Nakuru chief to pay tailor Sh3 million for selling his work tools

Joel Kamau displays a document during an interview. His working tools were illegally auctioned over a loan facility he knew nothing about 

Photo credit: Joseph Openda | Nation Media Group

A Nakuru tailor’s 22-year battle with his area assistant chief, who presided over the auctioning of his tools of trade, has finally ended after a court awarded him Sh3 million.

Mr Joel Kamau, whose working tools were illegally auctioned over a loan that he did know about, has finally obtained a decree requiring retired Kiamaina assistant chief Samuel Njoroge, Ebony Sacco and its director David Njuguna to pay him Sh1,095,564 each as compensation.

Mr Njoroge is said to have presided over the illegal auction of Mr Kamau’s property in 2000 after accusing him of defaulting on a Sh10,000 loan he allegedly secured from the Ebony Sacco.

Mr Kamau, 42, said Mr Njuguna raided his shop in Ahero village and arrested him before frog-marching him to the assistant chief’s office.

He was locked up in the cells and brutally whipped on the orders of the administrator, who wanted to know why Mr Kamau had defaulted on the loan.

Mr Kamau, who denied knowledge of the alleged loan, said the chief also ordered that his property be auctioned to pay off the loan.

The tools of trade included a sewing machine and materials. His clients’ clothes were also confiscated.

Joel Kamau during an interview

Photo credit: Joseph Openda | Nation Media Group

He first lodged an assault complaint with the police, but the case collapsed due to lack of evidence.

He then filed a civil case in the court, seeking compensation for his auctioned property and loss of income.

The court, in a judgement delivered on April, 2013, ordered that Mr Kamau be compensated for the property and accrued interest.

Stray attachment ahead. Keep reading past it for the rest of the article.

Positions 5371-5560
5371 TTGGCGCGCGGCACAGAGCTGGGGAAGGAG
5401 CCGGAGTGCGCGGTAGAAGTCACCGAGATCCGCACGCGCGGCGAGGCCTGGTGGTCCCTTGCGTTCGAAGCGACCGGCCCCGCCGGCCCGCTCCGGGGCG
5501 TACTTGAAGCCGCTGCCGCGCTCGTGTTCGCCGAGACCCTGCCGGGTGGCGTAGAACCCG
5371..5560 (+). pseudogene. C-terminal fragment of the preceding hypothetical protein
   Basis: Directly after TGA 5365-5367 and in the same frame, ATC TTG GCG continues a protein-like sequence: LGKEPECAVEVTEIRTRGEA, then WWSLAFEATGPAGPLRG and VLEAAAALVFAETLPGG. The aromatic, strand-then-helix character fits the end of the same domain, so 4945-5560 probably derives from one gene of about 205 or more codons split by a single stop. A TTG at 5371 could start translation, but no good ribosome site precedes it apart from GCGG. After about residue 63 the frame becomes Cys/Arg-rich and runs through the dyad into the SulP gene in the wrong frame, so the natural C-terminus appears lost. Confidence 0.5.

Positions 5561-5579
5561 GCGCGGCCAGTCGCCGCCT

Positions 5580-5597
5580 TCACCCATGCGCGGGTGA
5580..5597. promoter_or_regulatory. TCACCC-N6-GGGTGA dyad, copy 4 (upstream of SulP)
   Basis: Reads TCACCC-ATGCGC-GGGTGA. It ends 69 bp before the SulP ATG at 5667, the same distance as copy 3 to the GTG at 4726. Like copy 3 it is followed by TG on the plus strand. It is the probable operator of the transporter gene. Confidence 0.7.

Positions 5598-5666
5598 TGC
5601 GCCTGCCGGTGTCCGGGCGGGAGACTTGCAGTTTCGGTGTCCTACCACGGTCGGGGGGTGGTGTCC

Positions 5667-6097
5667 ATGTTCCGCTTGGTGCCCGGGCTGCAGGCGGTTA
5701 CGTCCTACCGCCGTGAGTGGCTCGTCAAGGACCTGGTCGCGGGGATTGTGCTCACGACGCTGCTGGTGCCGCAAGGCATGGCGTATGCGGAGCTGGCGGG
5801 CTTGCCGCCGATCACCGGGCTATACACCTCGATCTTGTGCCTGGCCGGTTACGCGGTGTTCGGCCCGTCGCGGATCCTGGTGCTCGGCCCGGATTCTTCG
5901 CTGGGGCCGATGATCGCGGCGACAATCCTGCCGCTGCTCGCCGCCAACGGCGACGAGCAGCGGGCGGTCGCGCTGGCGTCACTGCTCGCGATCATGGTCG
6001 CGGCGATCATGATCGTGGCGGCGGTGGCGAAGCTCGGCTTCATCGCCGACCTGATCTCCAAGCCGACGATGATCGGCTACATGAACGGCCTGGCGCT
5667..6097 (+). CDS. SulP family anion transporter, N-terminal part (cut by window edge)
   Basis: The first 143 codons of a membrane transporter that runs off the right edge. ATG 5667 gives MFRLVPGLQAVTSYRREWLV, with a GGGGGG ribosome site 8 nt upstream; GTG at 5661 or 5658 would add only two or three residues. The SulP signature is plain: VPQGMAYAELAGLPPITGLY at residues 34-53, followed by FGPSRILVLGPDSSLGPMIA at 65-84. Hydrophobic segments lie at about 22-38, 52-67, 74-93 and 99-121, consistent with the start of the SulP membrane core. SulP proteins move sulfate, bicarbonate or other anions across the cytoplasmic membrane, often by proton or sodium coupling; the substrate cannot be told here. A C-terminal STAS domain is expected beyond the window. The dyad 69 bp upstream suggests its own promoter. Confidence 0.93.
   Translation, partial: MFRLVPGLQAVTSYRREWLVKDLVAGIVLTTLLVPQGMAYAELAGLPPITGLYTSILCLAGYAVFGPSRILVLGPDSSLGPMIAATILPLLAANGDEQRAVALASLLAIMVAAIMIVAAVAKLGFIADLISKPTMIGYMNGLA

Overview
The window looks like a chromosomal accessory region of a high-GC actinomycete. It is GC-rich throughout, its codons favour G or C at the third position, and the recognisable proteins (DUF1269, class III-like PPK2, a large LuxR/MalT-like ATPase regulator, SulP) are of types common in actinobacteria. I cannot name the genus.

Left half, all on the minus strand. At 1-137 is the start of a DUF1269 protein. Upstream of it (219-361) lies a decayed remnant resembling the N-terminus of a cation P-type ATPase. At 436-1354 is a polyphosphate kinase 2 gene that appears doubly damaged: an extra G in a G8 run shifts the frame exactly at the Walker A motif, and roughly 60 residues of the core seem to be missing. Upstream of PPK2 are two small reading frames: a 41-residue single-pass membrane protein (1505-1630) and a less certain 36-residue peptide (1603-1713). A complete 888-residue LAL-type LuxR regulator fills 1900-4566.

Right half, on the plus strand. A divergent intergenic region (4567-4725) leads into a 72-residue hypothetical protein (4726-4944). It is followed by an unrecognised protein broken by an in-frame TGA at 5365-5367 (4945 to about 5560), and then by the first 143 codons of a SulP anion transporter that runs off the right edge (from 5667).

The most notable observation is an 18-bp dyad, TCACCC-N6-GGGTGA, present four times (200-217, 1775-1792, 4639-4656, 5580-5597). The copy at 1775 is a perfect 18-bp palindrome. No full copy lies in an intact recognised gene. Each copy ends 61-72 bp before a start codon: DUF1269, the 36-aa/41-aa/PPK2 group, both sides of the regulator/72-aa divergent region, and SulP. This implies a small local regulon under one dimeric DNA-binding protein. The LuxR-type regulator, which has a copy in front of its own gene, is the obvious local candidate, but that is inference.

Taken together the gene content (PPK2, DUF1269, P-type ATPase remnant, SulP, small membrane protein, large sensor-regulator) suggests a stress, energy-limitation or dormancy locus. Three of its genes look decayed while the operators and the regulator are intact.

But his lawyer colluded with court officials and a decree was issued against only one person instead of three.

He only received Sh170,000 from the case.

He returned to court, seeking a proper decree against all the three parties. And for seven years, Mr Kamau battled in court for the decree.

A delay in the case saw Mr Kamau visit various government departments to complain about denied justice and write complaint letters to the offices.

But after a seven-year push and pull between the parties, the court ordered a fresh decree against the three.

“By the orders of this court issued on April 26, 2013, it is hereby ordered and decreed that the defendants David Njuguna and Ebony Sacco Company do pay the plaintiff a total sum of Sh1,095,564,” read the decree issued on July 25.

The tailor welcomed the decision, saying he planned to use the money to purchase a parcel of land to settle his family.

“It has been a long journey, but I thank God it has come to an end. I have suffered enough in the corridors of justice and I just hope that the two will comply with the court orders,” Mr Kamau said.


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